axilla


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axilla

 [ak-sil´ah] (pl. axil´lae) (L.)
the armpit.

ax·il·la

, gen. and pl.

ax·il·lae

(ak'sil'ă, ak-sil'ē), [TA]
The space below the glenohumeral joint, bounded by the pectoralis major anteriorly, the latissimus dorsi posteriorly, the serratus anterior medially, and the humerus laterally; it has a superior opening between the clavicle, scapula, and first rib (cervicoaxillary canal), and an inferior opening or floor covered by the axillary fascia and skin of the axillary fossa (armpit); it contains the axillary artery and vein, the infraclavicular part of the brachial plexus, axillary lymph nodes and vessels, and areolar tissue.
See also: fossa, axillary fossa.
[L.]

axilla

(ăk-sĭl′ə)
n. pl. ax·illae (-sĭl′ē)
1. The armpit.
2. A body part analogous to the armpit, such as the hollow under a bird's wing.

axilla

The depressed hollow region located under the shoulder joint, medial to the upper arm.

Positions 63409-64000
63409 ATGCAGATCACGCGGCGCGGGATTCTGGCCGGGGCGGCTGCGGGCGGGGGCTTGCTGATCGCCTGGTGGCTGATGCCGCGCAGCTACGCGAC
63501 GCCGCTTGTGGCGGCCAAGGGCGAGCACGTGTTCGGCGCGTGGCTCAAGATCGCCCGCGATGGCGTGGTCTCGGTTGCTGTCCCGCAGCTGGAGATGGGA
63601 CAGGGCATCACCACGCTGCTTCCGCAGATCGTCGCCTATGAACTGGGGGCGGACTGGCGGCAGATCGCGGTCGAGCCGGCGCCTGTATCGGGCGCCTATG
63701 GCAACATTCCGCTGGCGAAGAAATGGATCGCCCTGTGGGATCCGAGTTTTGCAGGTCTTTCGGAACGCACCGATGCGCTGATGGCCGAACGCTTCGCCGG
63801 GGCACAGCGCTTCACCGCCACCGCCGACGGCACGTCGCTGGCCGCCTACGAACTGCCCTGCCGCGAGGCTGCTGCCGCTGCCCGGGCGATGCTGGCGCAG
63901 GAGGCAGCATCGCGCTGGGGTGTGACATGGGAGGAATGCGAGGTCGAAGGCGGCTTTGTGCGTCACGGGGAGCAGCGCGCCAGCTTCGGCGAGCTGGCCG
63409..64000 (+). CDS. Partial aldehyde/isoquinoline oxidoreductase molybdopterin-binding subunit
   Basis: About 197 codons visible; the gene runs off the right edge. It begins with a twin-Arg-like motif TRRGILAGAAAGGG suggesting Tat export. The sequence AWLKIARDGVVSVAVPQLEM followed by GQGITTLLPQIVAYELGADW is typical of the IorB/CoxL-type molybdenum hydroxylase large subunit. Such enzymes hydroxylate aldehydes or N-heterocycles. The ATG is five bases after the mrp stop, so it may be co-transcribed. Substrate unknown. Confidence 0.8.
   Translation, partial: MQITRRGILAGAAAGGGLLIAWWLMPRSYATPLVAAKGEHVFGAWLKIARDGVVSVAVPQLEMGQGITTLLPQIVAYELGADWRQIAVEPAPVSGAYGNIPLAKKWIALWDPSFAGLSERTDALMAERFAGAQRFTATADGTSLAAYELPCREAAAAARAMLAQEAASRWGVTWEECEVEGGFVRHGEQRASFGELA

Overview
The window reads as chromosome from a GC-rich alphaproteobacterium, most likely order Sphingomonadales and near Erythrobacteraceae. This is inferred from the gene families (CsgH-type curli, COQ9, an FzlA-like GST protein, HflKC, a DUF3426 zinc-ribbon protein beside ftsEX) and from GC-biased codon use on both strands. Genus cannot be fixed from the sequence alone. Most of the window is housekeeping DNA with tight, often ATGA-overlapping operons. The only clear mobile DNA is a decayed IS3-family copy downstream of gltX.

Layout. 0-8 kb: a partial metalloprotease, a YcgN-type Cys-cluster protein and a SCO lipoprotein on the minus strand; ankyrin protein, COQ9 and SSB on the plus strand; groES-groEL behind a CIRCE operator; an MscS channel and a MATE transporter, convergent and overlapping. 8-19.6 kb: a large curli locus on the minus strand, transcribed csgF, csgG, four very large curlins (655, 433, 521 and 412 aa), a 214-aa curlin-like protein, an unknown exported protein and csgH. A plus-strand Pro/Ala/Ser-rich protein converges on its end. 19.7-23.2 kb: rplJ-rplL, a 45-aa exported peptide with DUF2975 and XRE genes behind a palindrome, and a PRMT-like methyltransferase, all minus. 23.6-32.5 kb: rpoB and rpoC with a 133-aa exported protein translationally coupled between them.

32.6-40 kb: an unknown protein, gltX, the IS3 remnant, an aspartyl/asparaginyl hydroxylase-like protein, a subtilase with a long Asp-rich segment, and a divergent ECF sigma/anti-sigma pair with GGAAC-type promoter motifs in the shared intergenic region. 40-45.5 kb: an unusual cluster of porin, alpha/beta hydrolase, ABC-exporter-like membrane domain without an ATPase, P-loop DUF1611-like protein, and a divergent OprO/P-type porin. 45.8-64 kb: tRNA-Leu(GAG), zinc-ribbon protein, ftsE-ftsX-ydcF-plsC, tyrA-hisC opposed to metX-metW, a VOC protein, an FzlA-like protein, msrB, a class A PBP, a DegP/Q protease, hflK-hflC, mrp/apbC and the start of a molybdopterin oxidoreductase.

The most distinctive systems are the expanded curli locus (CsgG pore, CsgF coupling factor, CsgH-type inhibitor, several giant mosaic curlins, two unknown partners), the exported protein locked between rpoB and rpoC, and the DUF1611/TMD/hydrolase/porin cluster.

Content  Axillary vessels, including the axillary artery (the extension of the subclavian artery, which becomes the brachial artery) and the axillary vein (which arises from the brachial veins and basilica vein and becomes the subclavian vein); axillary nerves; brachial plexus; lymph nodes; fat; loose connective tissue.
Muscles, anterior to posterior Pectoralis major, deltoid, biceps brachii, coracobrachialis, teres major and latissimus dorsi, and long head of triceps.
Medical significance Site of lymphatic drainage from the arm (e.g., for melanomas) and breast (e.g., for breast cancer).
Sports injuries Axillary (nerve) damage is uncommon, but well-described in contacts sports (e.g., from collisions in ice hockey or tackling in American football).